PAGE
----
Throughout this Democratic primary season, Hillary Clinton has repeatedly cast herself as “a progressive who likes to get things done,” and her opponent, Bernie Sanders, as a foolish idealist whose ideas “sound good on paper but will never make it in the real world.”
“I want you to understand, I will not promise you something I cannot deliver,” she told a South Carolina crowd last Friday. “I will not make promises I know I cannot keep.”
But, contrary to these assurances of realism and pragmatism, Clinton has actually set forth a bold, sweeping agenda to transform America.
Her campaign website pledges that “Hillary will overturn Citizens United; end secret, unaccountable money in politics; end the era of mass incarceration; enact comprehensive immigration reform; make high-quality education available to every child; raise the minimum wage; [and] tackle dangerous risks in the big banks.”
Such intrepid ideas have little chance of passage in a United States Congress controlled by Republican lawmakers who are still trying to repeal President Obama’s Affordable Care Act, in an election year with narrow chances for a Democratic re-takeover of the Senate, and even less for the House.
This is a critique often leveled at Sanders, but it’s true of Clinton, as well.
So what’s the answer to this glaring roadblock?
The Vermont senator’s response is now familiar to many: a call for “a political revolution where millions of people stand up and say loudly and clearly that our government belongs to all of us.”
But what’s Clinton’s?
At last Thursday’s Democratic debate in Milwaukee, voters got a hint about the former secretary of state’s method of change.
“I believe I can get the money that I need by taxing the wealthy, by closing loopholes, the things that we are way overdue for doing,” she said. “And I think once I’m in the White House, we will have enough political capital to be able to do that.”
This idea of “political capital” is one of the few times Clinton has spoken about how she proposes to bring her campaign promises to lawful life.
It's not very convincing.
The president himself has voiced his frustrations with the GOP, saying in 2014 that “[the Republicans'] willingness to say no to everything — the fact that, since 2007, they have filibustered about 500 pieces of legislation that would help the middle class, just gives you a sense of how opposed they are to any progress.”
Clinton often pitches the notion that she is the logical heir to President Obama’s legacy, but, on this matter, she might have more in common with him than she’d like.
The Obama administration has been unable to push gun reform, immigration reform, police reform, or pro-labor trade agreements, among other issues, through Congress.
In fact, according to PolitiFact, Obama has broken a whopping 117 campaign promises — not exactly the “get things done” presidency Clinton is running on.
And yet, the former secretary of state is proposing no contrasting strategy to break through Congress, but campaigning in the shadow of a commander-in-chief who, again and again, did not deliver on his election season pledges, all the while claiming she “will not make promises I know I cannot keep.”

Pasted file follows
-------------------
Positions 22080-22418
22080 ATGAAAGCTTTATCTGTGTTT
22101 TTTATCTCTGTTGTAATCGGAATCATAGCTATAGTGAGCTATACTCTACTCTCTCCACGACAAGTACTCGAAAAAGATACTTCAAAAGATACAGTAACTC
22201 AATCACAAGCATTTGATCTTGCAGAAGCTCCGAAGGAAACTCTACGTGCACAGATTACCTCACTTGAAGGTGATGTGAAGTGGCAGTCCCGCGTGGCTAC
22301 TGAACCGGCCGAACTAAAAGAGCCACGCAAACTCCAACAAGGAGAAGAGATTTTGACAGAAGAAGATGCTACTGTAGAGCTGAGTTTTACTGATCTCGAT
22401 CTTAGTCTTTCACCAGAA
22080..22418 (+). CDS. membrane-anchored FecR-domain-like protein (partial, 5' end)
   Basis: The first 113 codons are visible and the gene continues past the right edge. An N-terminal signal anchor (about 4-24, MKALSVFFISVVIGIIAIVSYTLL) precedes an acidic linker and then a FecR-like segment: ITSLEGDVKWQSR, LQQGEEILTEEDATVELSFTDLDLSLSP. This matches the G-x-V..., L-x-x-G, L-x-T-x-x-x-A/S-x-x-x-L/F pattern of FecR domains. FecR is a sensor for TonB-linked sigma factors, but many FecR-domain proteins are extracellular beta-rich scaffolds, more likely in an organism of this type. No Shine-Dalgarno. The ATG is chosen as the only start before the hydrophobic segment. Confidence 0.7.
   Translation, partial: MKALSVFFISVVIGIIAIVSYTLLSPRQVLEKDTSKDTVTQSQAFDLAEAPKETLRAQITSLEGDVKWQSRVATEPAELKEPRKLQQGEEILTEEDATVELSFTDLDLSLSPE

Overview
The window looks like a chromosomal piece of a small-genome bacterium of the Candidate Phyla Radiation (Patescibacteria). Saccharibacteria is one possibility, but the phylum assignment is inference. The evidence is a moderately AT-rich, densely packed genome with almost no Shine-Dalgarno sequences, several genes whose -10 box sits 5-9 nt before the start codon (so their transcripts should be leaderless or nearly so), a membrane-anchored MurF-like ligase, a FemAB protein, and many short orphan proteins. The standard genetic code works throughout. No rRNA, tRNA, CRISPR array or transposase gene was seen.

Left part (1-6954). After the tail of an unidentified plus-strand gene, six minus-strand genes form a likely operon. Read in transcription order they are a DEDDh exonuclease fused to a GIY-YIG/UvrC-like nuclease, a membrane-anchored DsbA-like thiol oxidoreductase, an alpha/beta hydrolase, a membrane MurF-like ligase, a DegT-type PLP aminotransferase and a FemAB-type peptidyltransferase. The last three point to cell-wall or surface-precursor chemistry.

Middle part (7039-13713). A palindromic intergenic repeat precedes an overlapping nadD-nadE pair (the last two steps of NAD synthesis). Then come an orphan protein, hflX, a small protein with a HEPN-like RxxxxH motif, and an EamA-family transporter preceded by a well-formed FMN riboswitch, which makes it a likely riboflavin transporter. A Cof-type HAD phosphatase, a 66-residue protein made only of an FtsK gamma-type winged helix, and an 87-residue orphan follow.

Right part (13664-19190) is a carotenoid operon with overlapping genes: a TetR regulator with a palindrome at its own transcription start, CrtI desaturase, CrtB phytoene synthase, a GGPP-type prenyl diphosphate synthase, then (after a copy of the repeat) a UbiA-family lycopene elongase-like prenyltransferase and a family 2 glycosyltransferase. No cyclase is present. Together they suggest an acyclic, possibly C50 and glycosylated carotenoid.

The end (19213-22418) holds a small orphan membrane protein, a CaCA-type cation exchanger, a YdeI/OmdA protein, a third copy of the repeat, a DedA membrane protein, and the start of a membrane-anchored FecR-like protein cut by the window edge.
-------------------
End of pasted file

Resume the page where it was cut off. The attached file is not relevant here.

It’s nothing short of absurd, or, as the Atlantic writes, ”a strangely naïve and fatalistic misjudging of political culture and dynamics.”
As proven by Obama’s two-term administration, the president of the United States actually has very little political power, and cannot bring forth the sort of sweeping reforms that Clinton promises.
At least, not alone.
When Franklin D. Roosevelt successfully propelled his New Deal through Congress, he did so not because of his “political capital” as an individual president, but because “the public demanded immediate action… and [because] the Republicans had been soundly repudiated at the polls.”
This is the case in every transformative period in America’s history: women gaining the right to vote in 1920; the civil rights movement and the passage of the Civil Rights Act in 1964; the battle for Native rights and the passage of the Indian Civil Rights Act in 1968; the gay rights movement and the 2015 Supreme Court ruling —every one of these laws and court rulings were brought about by tens of thousands of people voting, protesting, marching, holding sit-ins, rallying in Washington, D.C., and, sometimes, being beaten, bloodied and even murdered.
History shows us that change does not come from within the choked bureaucracy of Washington; it comes from the will of the people.
Repeatedly, Clinton has demonstrated she does not understand this, nor does she understand the Sanders campaign.
In January, the former secretary of state said, “I wish that we could elect a Democratic president who could wave a magic wand and say, ‘We shall do this, and we shall do that.’ That ain’t the real world we’re living in.”
Sanders has never proposed to “wave a magic wand,” but asked the people of the United States to create a grass-roots movement in the vein of the ‘30s and the ’60s that will force Congress to respond, or that will elect candidates into office who will.
There is a reason Sanders says “we/us,” and Clinton says “I/me”: The Sanders campaign is about a revolution, and the Clinton campaign is about the election of a president.
You can take issue with the plausibility of this movement, but one thing is for certain: It has happened before in this country, and it is, by and large, the only way transformative change has ever come to pass.